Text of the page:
You forgot the part where the new (2013) version of Stolen Valor has NOT been ruled unconstitutional. Besides the part where you sorta kinda think a different law might be unconstitutional since, um, reasons.
 
2014-07-24 05:41:26 PM  
From another article

"The Army said a Cornelius Davis hadn't served in the Army since 1999 - but in the video, Davis claimed he "just got home."
 
2014-07-24 05:48:44 PM  

Theaetetus: muwaryer: Theaetetus:

As I said, I don't think anyone is going to be facing criminal penalties for wearing a uniform any more than they're going to do so for wearing a flag.

So what you're saying is that it's a federal crime, but that it's unlikely to be enforced (or perhaps even enforceable).  In other words, the marine in the video who said it was a federal crime was correct.  Thanks doing the legal legwork to clear all that up for us.

Except that if it's unenforceable because it's unconstitutional, then it's not a crime. It'd be like if I passed a law making it a crime for you to use the handle muwaryer on Fark. Clearly unconstitutional, right? So it'd be a bit silly for me to say you were committing a federal crime, no?


Silly?  Perhaps.  Accurate?  I think probably.  If there is a federal law that says something is a crime, I don't think it's inaccurate to say that someone violating that law is committing a federal crime.  The marine, while arguably silly, is not the Supreme Court.  The Supreme Court will decide whether or not the law is unconstitutional.  I'm not going to fault an angry marine for not usurping the Court's authority on that one.

Also...are there any other issues raised by the fact that he also claimed to be a military police officer.  I have no idea if that's a federal crime, but it wouldn't surprise me.
 
2014-07-24 06:16:32 PM  
I like how they said that a real Ranger wouldn't walk away...
 
2014-07-24 06:37:57 PM  

MAJ Ethanolic: I actually feel bad for a lot of these stolen valor people.  It's pretty clear that many of them have mental issues.


So do actual veterans, especially those who have served in combat.  NTTAWWT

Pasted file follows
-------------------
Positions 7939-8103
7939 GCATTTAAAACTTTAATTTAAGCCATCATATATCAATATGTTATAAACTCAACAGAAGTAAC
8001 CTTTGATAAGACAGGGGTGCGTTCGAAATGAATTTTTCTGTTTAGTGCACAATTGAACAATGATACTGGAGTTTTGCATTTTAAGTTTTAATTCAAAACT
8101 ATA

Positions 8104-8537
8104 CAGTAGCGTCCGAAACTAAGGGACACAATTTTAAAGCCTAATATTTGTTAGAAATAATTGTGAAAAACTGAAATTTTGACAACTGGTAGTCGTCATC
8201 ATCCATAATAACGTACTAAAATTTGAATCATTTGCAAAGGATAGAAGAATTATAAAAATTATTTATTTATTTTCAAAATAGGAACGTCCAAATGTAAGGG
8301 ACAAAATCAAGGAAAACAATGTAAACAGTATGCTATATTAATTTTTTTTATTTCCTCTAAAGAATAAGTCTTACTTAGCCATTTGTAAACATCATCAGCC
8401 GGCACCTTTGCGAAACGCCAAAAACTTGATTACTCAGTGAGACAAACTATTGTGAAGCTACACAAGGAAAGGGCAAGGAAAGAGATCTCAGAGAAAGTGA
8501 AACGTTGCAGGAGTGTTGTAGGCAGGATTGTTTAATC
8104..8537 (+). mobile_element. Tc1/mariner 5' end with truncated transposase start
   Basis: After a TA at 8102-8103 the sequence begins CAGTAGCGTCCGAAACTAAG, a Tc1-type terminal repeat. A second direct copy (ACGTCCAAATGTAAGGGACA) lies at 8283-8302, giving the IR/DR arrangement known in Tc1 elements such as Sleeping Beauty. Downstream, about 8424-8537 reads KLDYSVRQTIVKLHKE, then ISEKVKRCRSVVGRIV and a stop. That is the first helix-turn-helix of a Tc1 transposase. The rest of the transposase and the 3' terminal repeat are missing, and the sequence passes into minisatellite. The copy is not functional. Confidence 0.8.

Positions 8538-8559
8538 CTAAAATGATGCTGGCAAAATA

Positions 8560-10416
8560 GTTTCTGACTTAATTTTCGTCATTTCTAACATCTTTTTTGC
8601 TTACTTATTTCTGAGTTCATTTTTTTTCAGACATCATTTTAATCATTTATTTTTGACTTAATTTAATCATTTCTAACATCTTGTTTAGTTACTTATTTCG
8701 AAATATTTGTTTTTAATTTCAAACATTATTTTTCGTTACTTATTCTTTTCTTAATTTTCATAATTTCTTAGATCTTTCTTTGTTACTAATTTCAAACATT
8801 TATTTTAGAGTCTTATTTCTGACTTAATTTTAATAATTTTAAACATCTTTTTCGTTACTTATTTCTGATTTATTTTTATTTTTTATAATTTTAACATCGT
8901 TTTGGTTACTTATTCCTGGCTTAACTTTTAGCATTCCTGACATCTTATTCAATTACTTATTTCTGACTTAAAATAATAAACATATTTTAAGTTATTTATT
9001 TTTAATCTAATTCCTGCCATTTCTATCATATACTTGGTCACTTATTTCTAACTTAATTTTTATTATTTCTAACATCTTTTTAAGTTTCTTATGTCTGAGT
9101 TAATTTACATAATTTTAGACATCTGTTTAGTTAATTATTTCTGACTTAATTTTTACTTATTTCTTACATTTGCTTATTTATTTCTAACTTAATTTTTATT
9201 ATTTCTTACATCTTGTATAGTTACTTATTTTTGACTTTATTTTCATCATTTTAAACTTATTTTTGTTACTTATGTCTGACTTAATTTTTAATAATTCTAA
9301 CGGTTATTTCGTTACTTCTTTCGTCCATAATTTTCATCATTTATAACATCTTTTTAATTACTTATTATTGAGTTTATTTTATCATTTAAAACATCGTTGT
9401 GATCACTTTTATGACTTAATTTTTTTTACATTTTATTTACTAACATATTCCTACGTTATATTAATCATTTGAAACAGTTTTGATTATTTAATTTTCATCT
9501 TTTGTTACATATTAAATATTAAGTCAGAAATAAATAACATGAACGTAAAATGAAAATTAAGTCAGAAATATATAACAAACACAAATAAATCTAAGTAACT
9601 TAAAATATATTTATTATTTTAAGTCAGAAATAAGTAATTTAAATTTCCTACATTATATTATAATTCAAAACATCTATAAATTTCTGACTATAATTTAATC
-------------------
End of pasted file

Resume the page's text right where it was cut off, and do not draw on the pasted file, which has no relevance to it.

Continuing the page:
2014-07-24 06:38:39 PM  

Crewmannumber6: Who the fark impersonates a marine? That's a good way to get dead.


He was impersonating an army guy. Marines questioned him
 
2014-07-24 06:40:46 PM  

Felix_T_Cat: I knew a guy who claimed he was a Catholic Monk.  Over the course a few months, I would try to find out who his Provincial (regional boss) was, but he was always evasive.  When you asked him about his theology, he would use a lot of words in a way that didn't make sense.  I found myself arguing for Catholic principals and he was against them.  I'm not even Catholic.

He claimed to be a trained counselor, but I caught him giving really bald advice and not seeming to know how to handle situations with really distraught or mentally ill people.  Whenever you asked him about people he worked with, you always got the name of someone that had appeared in the news.

He got a lot of people kicked out of the city mission by starting arguments and reporting them for being in arguments.  He would get agitated when you pressed him about what path he had followed to become a monk.

He also claimed to have been an air force equivalent of an MP and claimed to have experience in a lot of different disciplines.  I caught him in several pointless lies.  One of the big suspicions was that if he was Catholic, why didn't he spend any time at Catholic organizations or churches?

Eventually, he got arrested for fighting.  I called the local diocese and they immediately said, "You're being taken advantage of.  If he was really a monk, his provincial would be calling us."  We started calling the places he claimed to be associated with (so that they could bail him out) and they either never heard of him or would tell us that his garments were not correct when we explained them.  Last we saw of him.

A few months later on facebook, he was claiming to be a counter terrorism expert and had removed any indication of having been a monk.


Because you blew his cover...way to go asshole
 
2014-07-24 07:49:34 PM  
I don't get why someone would bother to fake something like that, is he trying to get laid at a funeral?

Also.. Airborne huh?
www.doseoffunny.com
http://www.youtube.com/watch?v=DKtjBqJ4NxA